Stephen Kellogg

MOKB Presents

Stephen Kellogg

Emily Hearn

Wed, October 4, 2017

Doors: 7:00 pm / Show: 8:00 pm

White Rabbit Cabaret


Tickets at the Door

This event is 21 and over

Stephen Kellogg
Stephen Kellogg
My name is Stephen Kellogg.

I’m thirty-six years old. I say that I’m from Northampton, MA because that’s where I got my start, though now I live in Southern Connecticut. I’ve spent the better part of the last ten years on the road or in the studio, but I have four daughters and a beautiful wife too. I asked if I could write my own biography, partially because it saves money, and I figured if someone wanted to learn about me, I’d just as soon tell them myself.

My music has been described as Americana, Country-Rock, Folk, Singer/Songwriter, and, somehow, pop. I have always thought of it as American-rock n’ roll. It’s a product of my father’s record collection, from Jim Croce and Cat Stevens to Eagles and The Band. Somewhere along the way, I fell in love with showmanship and acts that put on great concerts. Sometimes that meant Van Halen, other times it meant the Grateful Dead, and most recently it’s probably more to do with John Prine. For what it’s worth, Tom Petty is my favorite artist. Although it’s been pointed out to me by one quite popular publication that I’m “no Bruce Springsteen”, I’ve decided to continue making music anyway (I’m laughing as I write this in case that’s not clear).

The thing is…I fell into this job. I like people. I like sharing a world-view. I don’t mind singing and playing guitar, but I never expected that I’d do it for a living. Like a lot of folks, I think I just figured I wasn’t good enough or that maybe it wasn’t possible. The fact remained though that I needed a way to provide for my family, presumably just like those of you reading this biography (or for the younger generations, the same way your parents have). Ultimately writing songs and playing them for people has become that living. There are many occupations for which I have immense admiration - doctors, soldiers and teachers topping the list. But there isn’t another job I think I’d necessarily be suited for, so this is what I do.

In November of 2012, my band of the last ten years decided to take a hiatus. We performed our final show at Webster Hall in New York City for three hours and said goodbye for now. 2012 also took with it my mother-in-law and my grandmother. Most of this happened in late Spring, when my house was under renovation; the foundation was still there, but the house was literally ripped apart. Some metaphor, huh? 2012 was a year of change if nothing else. The musical result of this tumultuous period is Blunderstone Rookery. The title comes from the boyhood home of my favorite character in my favorite book, “David Copperfield”.

I produced Blunderstone Rookery in conjunction with my long-time musical collaborator, Kit Karlson. Mike Mogis (Bright Eyes, Monsters of Folk) mixed the album. We chose to make the record in Bridgeport, Connecticut because, after making the last few in Los Angeles and New York, I really wanted to work on home turf. The music was played by a number of friends of mine, some of them play in bands you may have heard of (Travis McNabb and Annie Clements from Sugarland, Sean Watkins from Nickel Creek, Jerry DePizzo from OAR), and many of them, including me, you may not have heard of. I loved working on Blunderstone Rookery more than any album I’ve ever made and it’s my ninth studio effort. It was a fresh process. One that began with the exciting notion, “what if I say exactly what I want to say” and ended with me handing my father a vinyl copy to add to his record collection.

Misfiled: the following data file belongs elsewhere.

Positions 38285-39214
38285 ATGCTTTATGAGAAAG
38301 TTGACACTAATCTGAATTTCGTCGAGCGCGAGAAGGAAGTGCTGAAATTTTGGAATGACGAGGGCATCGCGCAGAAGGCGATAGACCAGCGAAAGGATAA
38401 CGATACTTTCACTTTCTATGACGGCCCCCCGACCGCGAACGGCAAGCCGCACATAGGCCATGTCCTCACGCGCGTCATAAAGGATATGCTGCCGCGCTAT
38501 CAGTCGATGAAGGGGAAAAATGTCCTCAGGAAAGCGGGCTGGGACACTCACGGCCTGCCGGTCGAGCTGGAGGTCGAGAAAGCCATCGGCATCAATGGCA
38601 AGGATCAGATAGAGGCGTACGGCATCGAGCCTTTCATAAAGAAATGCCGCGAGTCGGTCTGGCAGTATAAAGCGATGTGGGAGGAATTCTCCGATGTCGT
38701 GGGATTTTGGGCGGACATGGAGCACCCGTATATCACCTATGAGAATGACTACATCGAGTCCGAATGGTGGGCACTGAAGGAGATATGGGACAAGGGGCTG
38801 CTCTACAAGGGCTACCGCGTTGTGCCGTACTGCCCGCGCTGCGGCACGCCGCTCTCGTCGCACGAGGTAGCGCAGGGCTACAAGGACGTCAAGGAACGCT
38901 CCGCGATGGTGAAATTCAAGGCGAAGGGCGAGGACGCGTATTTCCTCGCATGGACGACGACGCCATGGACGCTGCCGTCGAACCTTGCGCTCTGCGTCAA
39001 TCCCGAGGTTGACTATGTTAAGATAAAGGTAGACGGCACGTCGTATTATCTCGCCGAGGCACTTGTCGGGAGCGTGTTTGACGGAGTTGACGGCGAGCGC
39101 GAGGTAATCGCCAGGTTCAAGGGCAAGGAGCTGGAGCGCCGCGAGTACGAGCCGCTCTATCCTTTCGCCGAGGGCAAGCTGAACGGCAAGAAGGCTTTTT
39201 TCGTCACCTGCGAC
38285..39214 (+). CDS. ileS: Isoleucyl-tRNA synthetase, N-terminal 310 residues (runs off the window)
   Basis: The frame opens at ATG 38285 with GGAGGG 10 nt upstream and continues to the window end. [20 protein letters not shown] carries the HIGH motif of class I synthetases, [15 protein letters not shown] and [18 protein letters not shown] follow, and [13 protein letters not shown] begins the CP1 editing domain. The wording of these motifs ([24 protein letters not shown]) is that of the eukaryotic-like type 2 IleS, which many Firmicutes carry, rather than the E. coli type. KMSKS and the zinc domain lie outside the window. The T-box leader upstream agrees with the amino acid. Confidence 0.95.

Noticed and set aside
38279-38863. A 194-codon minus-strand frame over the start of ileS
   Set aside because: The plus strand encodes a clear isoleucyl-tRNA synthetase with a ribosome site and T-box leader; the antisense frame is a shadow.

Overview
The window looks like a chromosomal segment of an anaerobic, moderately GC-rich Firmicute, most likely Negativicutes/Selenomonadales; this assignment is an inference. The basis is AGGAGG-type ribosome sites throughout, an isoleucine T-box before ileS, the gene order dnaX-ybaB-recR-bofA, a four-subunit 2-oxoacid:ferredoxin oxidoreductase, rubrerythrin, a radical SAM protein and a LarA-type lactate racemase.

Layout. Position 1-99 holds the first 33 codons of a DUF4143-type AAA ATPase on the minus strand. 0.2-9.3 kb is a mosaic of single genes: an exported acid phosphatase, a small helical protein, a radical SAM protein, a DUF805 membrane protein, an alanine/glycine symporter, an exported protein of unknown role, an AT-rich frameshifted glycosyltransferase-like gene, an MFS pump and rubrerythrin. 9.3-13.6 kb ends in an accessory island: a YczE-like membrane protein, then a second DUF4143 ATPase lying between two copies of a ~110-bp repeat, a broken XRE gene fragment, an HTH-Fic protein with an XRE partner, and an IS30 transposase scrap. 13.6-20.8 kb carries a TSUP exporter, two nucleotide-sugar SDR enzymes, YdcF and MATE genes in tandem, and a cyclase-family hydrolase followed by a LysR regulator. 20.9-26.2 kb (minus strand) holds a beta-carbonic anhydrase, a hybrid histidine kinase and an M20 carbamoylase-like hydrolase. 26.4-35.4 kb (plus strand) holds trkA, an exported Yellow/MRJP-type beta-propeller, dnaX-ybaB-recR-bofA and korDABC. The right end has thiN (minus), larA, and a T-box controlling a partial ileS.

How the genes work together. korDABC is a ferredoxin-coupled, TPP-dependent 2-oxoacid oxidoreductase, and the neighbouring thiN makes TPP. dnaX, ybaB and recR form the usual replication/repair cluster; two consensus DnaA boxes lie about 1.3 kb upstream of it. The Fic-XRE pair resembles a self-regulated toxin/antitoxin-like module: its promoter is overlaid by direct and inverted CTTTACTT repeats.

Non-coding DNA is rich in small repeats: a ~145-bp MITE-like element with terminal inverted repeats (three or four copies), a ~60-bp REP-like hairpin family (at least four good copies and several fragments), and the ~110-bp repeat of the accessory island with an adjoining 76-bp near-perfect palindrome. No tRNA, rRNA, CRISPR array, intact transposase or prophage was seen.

That, after all, is why I do this.

Using words and intention in the hopes of a positive legacy for my family.
Emily Hearn
Emily Hearn
Hi there, I’m Emily.

I’m a 25-year-old living in Athens, Georgia who happens to write and sing songs for a living. I have released three albums Paper Heart EP (2010), Red Balloon (2012) & Promises EP (2013)]. I’m lucky enough to travel all over the United States singing my songs with my favorite person in the world--my husband Michael Harrison. He plays an assortment of instruments and sings, while I sing and play guitar. We have the best time going from city to city playing songs, meeting interesting people, and seeing places we never dreamed we’d see. I truly love what I do.

But it wasn’t a predictable road to get to where I am today. I grew up in a super-small town where nobody really tried to “make it big.” It was a sweet, everyone-knows-everyone kind of place where most people had really normal dreams. I was just a shy kid who went through most of my life with almost no one knowing, including myself, that I could sing and write songs. I loved writing for years before I knew that I loved songwriting. There’s a freedom, for everyone but most of all for shy people, in expressing yourself through writing. You have the freedom to pause and fully collect your thoughts before you expose yourself. You even have the ability to go back and change what you wrote completely; to better express what you wanted to say. So I always, always loved to write.

But it wasn’t until I was a freshman in college that I found myself falling in love with writing music. I taught myself to play guitar on my dad’s old junky Sigma and sat in my room for hours at a time, looking through chord books and learning to play old classics. I wrote my first real song over a broken heart. I remember feeling so vulnerable and nervous, but I played that song for a friend in the dorms at UGA. It was her response that really caused me to stop and think about what music could be in my life. She told me that I should play my songs for people as much as I could because she thought people would need to hear what I had to say. She said that for her it was like I had written from a page in her journal. Suddenly I realized my songs could be something more than just a place where I pause time and process my own feelings--they could be something that I share and they could be a way of connecting with people.